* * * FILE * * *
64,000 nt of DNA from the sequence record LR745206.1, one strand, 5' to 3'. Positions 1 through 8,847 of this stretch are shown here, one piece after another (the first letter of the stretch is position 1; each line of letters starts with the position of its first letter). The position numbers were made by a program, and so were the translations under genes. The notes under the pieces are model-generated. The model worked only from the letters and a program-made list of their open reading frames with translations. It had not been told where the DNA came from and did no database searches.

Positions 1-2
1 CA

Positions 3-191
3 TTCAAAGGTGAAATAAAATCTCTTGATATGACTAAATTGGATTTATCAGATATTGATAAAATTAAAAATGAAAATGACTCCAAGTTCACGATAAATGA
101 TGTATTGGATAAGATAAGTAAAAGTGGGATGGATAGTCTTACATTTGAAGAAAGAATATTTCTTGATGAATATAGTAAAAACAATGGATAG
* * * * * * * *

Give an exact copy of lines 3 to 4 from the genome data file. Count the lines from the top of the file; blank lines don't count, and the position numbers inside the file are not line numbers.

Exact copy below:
1 CA

Positions 3-191